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Income, Health, and Well-Being around the World: Evidence from the Gallup World Poll

Listed author(s):
  • Angus Deaton

    (Princeton University)

The great promise of surveys in which people report their own level of life satisfaction is that such surveys might provide a straightforward and easily collected measure of individual or national well-being that aggregates over the various components of well-being, such as economic status, health, family circumstances, and even human and political rights. Layard (2005) argues forcefully such measures do indeed achieve this end, providing measures of individual and aggregate happiness that should be the only gauges used to evaluate policy and progress. Such a position is in sharp contrast to the more widely accepted view, associated with Sen (1999), which is that human well-being depends on a range of functions and capabilities that enable people to lead a good life, each of which needs to be directly and objectively measured and which cannot, in general, be aggregated into a single summary measure.

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File URL: https://drive.google.com/a/princeton.edu/file/d/0BwjFN4HbBrDBZm9mQy1VeVpJYVk/view
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Paper provided by Princeton University, Woodrow Wilson School of Public and International Affairs, Center for Health and Wellbeing. in its series Working Papers with number 1124.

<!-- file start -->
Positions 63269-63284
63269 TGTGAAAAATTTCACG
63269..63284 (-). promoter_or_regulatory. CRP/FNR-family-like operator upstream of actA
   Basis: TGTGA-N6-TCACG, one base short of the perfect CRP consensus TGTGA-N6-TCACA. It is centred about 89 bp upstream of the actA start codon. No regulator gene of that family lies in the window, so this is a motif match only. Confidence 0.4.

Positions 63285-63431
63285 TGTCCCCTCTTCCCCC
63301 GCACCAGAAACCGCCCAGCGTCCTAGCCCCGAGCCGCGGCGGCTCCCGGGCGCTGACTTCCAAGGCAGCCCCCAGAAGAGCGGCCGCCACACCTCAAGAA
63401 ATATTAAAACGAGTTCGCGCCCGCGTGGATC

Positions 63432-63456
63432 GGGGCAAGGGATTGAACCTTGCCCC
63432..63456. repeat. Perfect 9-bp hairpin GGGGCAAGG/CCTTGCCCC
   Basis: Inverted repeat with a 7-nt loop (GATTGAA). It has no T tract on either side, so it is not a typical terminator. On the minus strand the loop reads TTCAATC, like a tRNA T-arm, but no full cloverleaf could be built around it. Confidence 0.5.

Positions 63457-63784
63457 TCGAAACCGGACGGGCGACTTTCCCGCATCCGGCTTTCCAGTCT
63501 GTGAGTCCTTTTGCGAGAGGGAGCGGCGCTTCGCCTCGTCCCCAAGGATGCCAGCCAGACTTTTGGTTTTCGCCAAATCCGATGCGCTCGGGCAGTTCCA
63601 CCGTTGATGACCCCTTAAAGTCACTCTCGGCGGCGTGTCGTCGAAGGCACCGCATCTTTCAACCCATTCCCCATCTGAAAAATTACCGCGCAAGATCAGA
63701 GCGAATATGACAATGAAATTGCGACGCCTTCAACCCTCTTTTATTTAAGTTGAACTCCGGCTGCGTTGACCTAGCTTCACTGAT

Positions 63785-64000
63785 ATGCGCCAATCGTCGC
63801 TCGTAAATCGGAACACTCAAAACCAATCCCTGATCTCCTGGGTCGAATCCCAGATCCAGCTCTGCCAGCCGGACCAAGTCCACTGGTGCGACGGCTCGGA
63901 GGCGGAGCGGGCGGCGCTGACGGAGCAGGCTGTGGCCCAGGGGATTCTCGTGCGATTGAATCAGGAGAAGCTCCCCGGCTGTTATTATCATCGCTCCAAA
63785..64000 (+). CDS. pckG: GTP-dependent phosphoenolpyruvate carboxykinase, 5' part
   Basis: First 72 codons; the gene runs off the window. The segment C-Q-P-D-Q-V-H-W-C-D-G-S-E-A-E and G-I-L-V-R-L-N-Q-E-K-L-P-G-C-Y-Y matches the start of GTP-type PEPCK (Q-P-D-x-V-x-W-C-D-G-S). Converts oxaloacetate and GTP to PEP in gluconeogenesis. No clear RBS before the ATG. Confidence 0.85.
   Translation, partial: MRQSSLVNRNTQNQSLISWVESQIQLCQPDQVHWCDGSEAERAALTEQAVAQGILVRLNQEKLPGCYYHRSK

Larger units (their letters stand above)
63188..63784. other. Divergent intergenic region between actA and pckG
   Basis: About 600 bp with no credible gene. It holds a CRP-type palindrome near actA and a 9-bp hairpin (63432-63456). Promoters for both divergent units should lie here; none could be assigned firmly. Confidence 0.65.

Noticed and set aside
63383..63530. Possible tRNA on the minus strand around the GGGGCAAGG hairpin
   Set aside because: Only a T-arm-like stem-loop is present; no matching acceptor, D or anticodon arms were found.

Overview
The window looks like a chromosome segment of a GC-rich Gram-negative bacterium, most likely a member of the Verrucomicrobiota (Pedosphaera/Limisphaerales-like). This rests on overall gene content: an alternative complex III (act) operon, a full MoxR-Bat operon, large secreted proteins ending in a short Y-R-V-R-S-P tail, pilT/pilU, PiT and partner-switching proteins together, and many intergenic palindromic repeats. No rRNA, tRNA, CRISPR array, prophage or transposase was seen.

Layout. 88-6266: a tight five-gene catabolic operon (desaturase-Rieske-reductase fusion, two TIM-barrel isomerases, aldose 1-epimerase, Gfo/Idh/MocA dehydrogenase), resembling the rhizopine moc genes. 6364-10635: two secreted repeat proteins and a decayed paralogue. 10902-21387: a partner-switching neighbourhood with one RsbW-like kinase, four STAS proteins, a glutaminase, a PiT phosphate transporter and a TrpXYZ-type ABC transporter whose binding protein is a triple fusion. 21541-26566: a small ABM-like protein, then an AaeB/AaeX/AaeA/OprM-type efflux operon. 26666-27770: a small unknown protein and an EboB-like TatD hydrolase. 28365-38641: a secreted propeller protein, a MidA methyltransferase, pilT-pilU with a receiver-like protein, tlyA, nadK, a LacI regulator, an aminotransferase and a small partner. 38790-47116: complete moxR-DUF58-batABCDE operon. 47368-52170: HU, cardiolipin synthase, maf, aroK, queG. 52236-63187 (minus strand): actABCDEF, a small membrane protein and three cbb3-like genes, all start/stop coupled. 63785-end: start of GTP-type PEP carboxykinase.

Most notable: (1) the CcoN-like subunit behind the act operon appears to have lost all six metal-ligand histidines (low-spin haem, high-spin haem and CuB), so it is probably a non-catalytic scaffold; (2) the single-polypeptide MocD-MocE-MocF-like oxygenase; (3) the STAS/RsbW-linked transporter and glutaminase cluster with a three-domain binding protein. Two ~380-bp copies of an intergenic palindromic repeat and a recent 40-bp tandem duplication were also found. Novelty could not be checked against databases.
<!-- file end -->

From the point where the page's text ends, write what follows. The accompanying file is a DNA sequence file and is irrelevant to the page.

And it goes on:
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Date of creation: Jan 2008
Handle: RePEc:pri:cheawb:63
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  1. Andrew Leigh & Justin Wolfers, 2006. "Happiness and the Human Development Index: Australia Is Not a Paradox," Australian Economic Review, The University of Melbourne, Melbourne Institute of Applied Economic and Social Research, vol. 39(2), pages 176-184, June.
  2. Blanchflower, David G. & Oswald, Andrew J., 2004. "Well-being over time in Britain and the USA," Journal of Public Economics, Elsevier, vol. 88(7-8), pages 1359-1386, July.
  3. Andrew E. Clark & Paul Frijters & Michael A. Shields, 2008. "Relative Income, Happiness, and Utility: An Explanation for the Easterlin Paradox and Other Puzzles," Journal of Economic Literature, American Economic Association, vol. 46(1), pages 95-144, March.
  4. Carol Graham, 2005. "Insights on Development from the Economics of Happiness," World Bank Research Observer, World Bank Group, vol. 20(2), pages 201-231.
  5. Helliwell, John F., 2003. "How's life? Combining individual and national variables to explain subjective well-being," Economic Modelling, Elsevier, vol. 20(2), pages 331-360, March.
  6. Di Tella, Rafael & Haisken-De New, John & MacCulloch, Robert, 2010. "Happiness adaptation to income and to status in an individual panel," Journal of Economic Behavior & Organization, Elsevier, vol. 76(3), pages 834-852, December.
  7. repec:pri:cepsud:125krueger is not listed on IDEAS
  8. Easterlin, Richard A., 2006. "Life cycle happiness and its sources: Intersections of psychology, economics, and demography," Journal of Economic Psychology, Elsevier, vol. 27(4), pages 463-482, August.
  9. Easterlin, Richard A., 1995. "Will raising the incomes of all increase the happiness of all?," Journal of Economic Behavior & Organization, Elsevier, vol. 27(1), pages 35-47, June.
  10. Daniel Kahneman & Alan B. Krueger & David Schkade & Norbert Schwarz & Arthur A. Stone, 2006. "Would You Be Happier If You Were Richer? A Focusing Illusion," Working Papers 77, Princeton University, Department of Economics, Center for Economic Policy Studies..
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